Successful cash game players understand that poker is a long-term grind. Hundreds of sessions, thousands of hands, millions of decisions. In the post-boom poker era, a strong majority of players are making their hourly rate almost exclusively at the hold'em tables. And while no-limit hold'em is still an incredibly profitable game, especially online, sometimes, well... it can get incredibly tedious just looking at two hole cards all day long. In the interest of breaking the monotony, we'd like to remind you that yes, there ARE games other than hold'em– weird, wild, wonderful poker variants like Badugi, Deuce-To-Seven, and Razz that will challenge a player to think outside the flop, turn and river. Transitioning from hold'em to any one of these more specialized games requires little more than a solid understanding of the rules, a few starting hand requirements, and some good poker sense. This week we'll take a look at the game that some call "crack for poker players" and Mike Matusow calls "a game for donkeys and morons"– triple draw lowball.
In the grand scheme of all things poker, triple draw is a relatively new game, only emerging over the last decade. In B&M casinos, it is primarily spread only in high-limit mixed games, however the low-limit games available online at Ultimate Bet, and now Poker Stars have opened triple draw up to players of any bankroll. True poker junkies love triple draw for it's wild action. It's a naturally shorthanded game where only 6 players maximum can be dealt in at once due to the amount of discards, and its four betting rounds can lead to huge pots.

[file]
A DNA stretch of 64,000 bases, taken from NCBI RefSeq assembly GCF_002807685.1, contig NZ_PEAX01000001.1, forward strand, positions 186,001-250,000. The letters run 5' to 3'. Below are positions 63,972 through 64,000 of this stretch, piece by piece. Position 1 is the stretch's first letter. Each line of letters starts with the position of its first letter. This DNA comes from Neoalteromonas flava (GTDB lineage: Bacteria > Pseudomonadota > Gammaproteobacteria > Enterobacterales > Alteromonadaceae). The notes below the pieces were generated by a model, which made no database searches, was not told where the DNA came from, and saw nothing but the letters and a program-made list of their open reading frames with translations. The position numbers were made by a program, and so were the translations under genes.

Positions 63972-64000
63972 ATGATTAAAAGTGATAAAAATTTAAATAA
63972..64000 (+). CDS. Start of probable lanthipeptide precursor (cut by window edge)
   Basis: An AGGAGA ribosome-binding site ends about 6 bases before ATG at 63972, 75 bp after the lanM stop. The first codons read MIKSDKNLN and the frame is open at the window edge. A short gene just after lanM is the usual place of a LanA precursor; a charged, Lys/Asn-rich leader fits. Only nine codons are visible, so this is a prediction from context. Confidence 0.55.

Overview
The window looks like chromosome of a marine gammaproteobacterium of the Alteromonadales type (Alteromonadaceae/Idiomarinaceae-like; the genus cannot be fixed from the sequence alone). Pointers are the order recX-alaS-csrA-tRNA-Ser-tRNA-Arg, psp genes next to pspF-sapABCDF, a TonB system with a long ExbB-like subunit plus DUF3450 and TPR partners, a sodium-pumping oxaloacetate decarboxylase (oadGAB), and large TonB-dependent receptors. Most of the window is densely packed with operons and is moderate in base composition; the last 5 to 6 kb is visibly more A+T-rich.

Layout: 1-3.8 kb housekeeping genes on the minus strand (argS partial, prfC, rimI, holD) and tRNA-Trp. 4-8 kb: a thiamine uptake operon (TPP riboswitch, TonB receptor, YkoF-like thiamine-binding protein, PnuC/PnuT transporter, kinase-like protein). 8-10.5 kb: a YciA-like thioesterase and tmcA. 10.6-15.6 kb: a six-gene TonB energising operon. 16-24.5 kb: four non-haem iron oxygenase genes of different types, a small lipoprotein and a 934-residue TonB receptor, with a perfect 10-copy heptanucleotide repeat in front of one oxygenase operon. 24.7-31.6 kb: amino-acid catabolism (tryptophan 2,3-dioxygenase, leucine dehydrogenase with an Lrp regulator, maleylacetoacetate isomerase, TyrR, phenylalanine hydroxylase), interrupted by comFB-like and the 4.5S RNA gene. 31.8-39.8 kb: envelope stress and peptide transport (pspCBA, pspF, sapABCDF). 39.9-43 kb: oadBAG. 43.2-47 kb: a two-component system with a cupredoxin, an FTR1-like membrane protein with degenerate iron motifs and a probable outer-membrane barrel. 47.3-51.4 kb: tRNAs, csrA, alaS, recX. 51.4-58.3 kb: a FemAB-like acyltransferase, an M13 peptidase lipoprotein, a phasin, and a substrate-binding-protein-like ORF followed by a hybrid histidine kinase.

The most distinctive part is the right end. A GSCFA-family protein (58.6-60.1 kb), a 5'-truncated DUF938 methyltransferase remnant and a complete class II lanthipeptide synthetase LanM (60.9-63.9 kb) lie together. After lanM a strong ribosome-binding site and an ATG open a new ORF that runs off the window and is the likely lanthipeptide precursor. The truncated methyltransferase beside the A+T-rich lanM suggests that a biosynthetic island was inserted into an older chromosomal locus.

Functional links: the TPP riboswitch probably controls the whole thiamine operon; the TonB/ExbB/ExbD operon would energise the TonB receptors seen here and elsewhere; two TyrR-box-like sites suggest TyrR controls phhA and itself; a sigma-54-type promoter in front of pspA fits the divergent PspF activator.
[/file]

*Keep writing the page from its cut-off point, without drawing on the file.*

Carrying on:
Much like limit hold'em, triple draw is played in a two-tiered limit structure with a button, a small blind and a big blind. Five cards are dealt face down to each player– no upcards, no community cards. There are four betting rounds, one after the deal and one after each of the three draws, where players may either "stand pat" or discard anywhere from one to five cards and draw new ones in their quest to make the best low hand. After the second draw, the betting limit doubles.
Two variations of triple draw are played today; Ace-to-Five (A-5) and Deuce-to-Seven (2-7). In A-5 aces are low and straights and flushes do not count against you. In the more popular 2-7, the opposite is true. Your mission, should you choose to accept it, in 2-7 triple draw is to make the worst hand possible without hitting a straight or a flush. Pairs are bad, trips are even worse, and aces play high.
While in razz and in A-5 lowball an A-2-3-4-5 wheel is the nuts, 2-3-4-5-7 is the best possible hand in 2-7 triple draw. Not 2-3-4-5-6, that would be a straight. Many players new to triple draw tend to forget that and I've seen a shocking number of deuce to seven players turn over A-5 and 2-6 straights expecting to have the pot shipped their way, only to be totally shocked when their opponent takes the hand with a raggedy Jack low. After the 2-7 wheel, the next best low hands are 2-3-4-6-7, 2-3-5-6-7, and 2-4-5-6-7.